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Johan Louckers (fl.1669–82) was a procurator and notary public in The Hague. Louckers was married to Judith le Petit.
On 8 July 1677, Hendrick van der Spijck files a statement of claim to the Vierschaar of The Hague. The purpose of that claim is a verdict in his financial conflict with Rebecca de Spinoza and Daniel de Casseres to repay him the sum of about 250 guilders advanced for Spinoza’s debts. In the deed, he requests procurator Johan Louckers to take appropriate legal measures if the Amsterdam heirs remain unwilling to make payment. The document of July 8, confirms that all of Spinoza’s goods were still stored in at the Paviljoensgracht:
Hendrik van der Spijck, painter here, [and] claimer and seizer of all those goods [and] not excluded those [goods] stored on his ground [that] belong to the joint heirs of late Benedictus Spinoza. [He requests from] the same heirs, and all others who represent the defendants and the defaulting party, reimbursement of the sum of 250 guilders, 14 stuivers and 2 penningen. [The claim concerns] advanced money, room rental overdue, paid funeral debts, .... [In the margin:] In the matter, [the] claimer requests legal advice ...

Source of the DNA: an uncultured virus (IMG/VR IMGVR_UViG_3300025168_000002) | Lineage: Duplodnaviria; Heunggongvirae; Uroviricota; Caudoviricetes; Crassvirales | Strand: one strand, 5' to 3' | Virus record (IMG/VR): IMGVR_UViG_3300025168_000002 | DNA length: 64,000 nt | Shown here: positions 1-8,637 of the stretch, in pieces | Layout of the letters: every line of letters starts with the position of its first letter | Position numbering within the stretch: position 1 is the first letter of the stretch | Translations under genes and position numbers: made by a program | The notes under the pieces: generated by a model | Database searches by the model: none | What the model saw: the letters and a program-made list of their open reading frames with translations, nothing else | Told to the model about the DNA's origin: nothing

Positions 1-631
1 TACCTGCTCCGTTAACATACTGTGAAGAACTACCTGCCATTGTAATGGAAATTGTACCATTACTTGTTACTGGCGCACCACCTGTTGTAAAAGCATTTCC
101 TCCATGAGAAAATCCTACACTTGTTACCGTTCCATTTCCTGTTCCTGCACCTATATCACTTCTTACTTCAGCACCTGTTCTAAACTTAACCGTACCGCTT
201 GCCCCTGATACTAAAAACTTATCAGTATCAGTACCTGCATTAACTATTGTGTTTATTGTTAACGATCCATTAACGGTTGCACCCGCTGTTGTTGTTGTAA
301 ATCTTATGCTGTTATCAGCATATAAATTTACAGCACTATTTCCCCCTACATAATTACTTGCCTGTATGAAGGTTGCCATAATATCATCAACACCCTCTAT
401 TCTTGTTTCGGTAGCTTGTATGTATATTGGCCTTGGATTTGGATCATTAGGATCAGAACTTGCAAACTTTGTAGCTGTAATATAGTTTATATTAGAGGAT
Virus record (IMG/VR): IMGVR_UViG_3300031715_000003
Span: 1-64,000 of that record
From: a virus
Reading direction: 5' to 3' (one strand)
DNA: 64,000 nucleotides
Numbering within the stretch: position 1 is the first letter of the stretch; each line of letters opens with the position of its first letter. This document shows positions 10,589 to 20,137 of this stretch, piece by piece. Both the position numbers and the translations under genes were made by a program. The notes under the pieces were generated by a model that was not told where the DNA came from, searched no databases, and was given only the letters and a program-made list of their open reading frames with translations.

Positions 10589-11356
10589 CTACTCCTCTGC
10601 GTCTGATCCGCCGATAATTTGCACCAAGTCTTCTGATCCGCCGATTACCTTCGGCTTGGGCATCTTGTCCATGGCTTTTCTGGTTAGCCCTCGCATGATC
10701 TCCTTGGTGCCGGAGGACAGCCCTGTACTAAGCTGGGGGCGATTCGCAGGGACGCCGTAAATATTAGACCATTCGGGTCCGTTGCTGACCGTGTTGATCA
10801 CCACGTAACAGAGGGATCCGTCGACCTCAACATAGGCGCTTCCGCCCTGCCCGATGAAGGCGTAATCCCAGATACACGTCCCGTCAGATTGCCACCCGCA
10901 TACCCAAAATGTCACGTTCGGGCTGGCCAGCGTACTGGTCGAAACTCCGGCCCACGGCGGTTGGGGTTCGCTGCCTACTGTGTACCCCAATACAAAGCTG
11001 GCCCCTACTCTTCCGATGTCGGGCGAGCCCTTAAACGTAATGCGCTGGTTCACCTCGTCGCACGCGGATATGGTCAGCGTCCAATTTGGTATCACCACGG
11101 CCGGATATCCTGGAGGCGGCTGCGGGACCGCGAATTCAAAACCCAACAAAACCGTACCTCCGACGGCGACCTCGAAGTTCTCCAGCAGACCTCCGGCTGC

Quoted in: Walther and Czelinski, vol. 1, p. 367, no. 155
An accompanying note to the deed indicates that members of the Vierschaar were asked in a circular letter to give permission (‘Schepenen fiat bij missive’) to issue a summons against Spinoza’s heirs. If a copy of Van der Spijck’s statement of claim of the 8th was sent to Rebecca and Daniel in Amsterdam is unknown. New summons to appear before the Vierschaar were issued on 23 September and 13 October. Finally, Van der Spijck decided to sell all of Spinoza’s goods to cover his debts. Quite likely, the Vierschaar gave official permission to put up the debt-laden estate for auction in order to recover the money he had advanced to pay Spinoza’s debts. According to Colerus, Van der Spijck also paid for the legal assistance of Louckers:
The procurator Johan Louckers, who was hired by the landlord, charged for this [service] 33 guilders and 16 stuivers, of which he confirmed to be satisfied on 1 June 1678.
Source: Colerus, in Walther and Czelinski, vol. 1, p. 168.